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BOOK REVIEW: Finnish-American Poetry by Rauhala, Vartnaw, Hagelberg

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Finnish-American Poetry by Rauhala, Vartnaw, Hagelberg
Reviewed by Sheila Packa,
Poet Laureate of Duluth, MN
Poetry is a language within a language; it is both gesture and song and offers a glimpse of the unfathomable. We shouldn’t expect an easy entrance. Yes, it seems deceptive with its narrow and brief text, but it has hidden doors and surprising depth. The chapbook of Finnish-American Poetry is like this. The poets, all from California, have poems that fit together well.
Johanna Rauhala has beautiful language, rich in the assonance and consonance, a sound like bells, sweet remembrance. Her landscape is intimate—of home. Communication opens the section of her poems, a meditation of palms and bird’s wing. These poems are infused with spirit, and convey not religion so much as honest grappling. In Faith, she writes, “Belief: only a dream I cannot recover, though/I have looked, Lord/ for a long time.” Rauhala has a warmth and light. Her poem Knell has echoes of Emily Dickinson as it conjures the moment before death, rich with sound. The poem, Departures, is about her mother wrapping her china cups; it moves forward and back with an archeological perspective to embrace all departures.
Bill Vartnaw uses the pantoum form in his poem about Viet Nam, Cousin Rick. He writes about a Pow-Wow, using the dance as a metaphor for identity and life. In his poem, Sustenance, family journeys to an old Finnish homestead, gone except for berries. The poem Rivers braids the currents of both his mother’s life and his own. The end of the poem has an interesting detail; a whale has entered the river. “…it disappeared the day she died/ I always suspected my mother’s complicity/ having been her Jonah.” In other poems, Vartnaw pays homage to other poets, Native American Paula Gunn Allen and beat poet Diane di Prima.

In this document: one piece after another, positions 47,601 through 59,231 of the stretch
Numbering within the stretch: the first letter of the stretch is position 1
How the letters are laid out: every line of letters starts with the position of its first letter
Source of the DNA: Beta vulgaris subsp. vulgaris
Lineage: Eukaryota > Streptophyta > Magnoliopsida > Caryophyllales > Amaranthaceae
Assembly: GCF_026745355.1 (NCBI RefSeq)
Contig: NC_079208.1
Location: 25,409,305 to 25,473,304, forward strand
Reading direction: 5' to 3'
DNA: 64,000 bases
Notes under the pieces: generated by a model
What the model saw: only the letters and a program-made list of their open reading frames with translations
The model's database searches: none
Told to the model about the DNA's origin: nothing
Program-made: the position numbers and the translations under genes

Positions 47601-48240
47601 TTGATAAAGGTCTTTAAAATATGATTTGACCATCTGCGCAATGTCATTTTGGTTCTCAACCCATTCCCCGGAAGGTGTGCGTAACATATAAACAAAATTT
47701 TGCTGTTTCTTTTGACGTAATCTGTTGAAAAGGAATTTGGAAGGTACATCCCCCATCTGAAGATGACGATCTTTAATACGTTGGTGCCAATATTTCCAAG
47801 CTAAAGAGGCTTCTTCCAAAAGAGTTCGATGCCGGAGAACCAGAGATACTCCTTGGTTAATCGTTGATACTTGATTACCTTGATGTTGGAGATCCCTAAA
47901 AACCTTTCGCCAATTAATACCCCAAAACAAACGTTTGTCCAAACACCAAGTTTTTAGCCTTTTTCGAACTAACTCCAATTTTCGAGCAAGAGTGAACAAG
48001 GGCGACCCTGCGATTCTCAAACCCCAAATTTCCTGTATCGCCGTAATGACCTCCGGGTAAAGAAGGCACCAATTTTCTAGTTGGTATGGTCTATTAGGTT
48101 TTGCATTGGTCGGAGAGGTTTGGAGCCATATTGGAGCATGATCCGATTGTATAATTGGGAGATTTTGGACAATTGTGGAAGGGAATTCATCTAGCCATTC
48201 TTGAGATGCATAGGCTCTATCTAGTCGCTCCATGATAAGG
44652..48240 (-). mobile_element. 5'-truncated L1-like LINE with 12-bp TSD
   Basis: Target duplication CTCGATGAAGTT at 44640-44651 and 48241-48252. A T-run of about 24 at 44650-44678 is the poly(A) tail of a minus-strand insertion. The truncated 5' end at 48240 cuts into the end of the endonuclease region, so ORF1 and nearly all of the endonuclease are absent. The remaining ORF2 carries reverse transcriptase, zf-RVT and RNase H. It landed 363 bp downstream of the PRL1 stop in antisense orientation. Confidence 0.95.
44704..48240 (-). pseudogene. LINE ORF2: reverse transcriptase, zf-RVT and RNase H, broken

Don Hagelberg presents the reader with topics one might consider as traditionally Finnish-American: the sauna, fishing, the labor movement, a Finnish Hall—but he brings us to South America and India as well. Hagelberg brings his social consciousness to his work; the reader appreciates his call for justice.
In this collection, the poems are accessible and satisfying. They give us insight into the changes that time has made into the families of Finnish Americans. The migrations of our parents or grandparents continue in our journeys. The booklet of poems, stapled and in large font seems hand-made. There is an unexplained section about favorite desserts in each part; perhaps a reference to a public appearance they’ve made. The desserts are irrelevant; the chapbook offers the reader the substantive fair of seasoned poets.
The chapbook is available at:
Finnish Kaleva Hall,
1970 Chestnut St.,
Berkeley, CA 94702-1723.

$6.95 uncut;
$3.98 postage in the United States;
$3.00 extra for Europe.

Sheila Packa is Poet Laureate of Duluth, MN. She has two books of poems, The Mother Tongue (Calyx Press, Duluth, 2007) and Echo & Lightening (Wildwood River, 2010). Her work was also featured in Finnish-North American Literature in English (Mellen Press, 2009) sheila packa .
New World Finn, Vol.12 #1, Winter 2011, p9.

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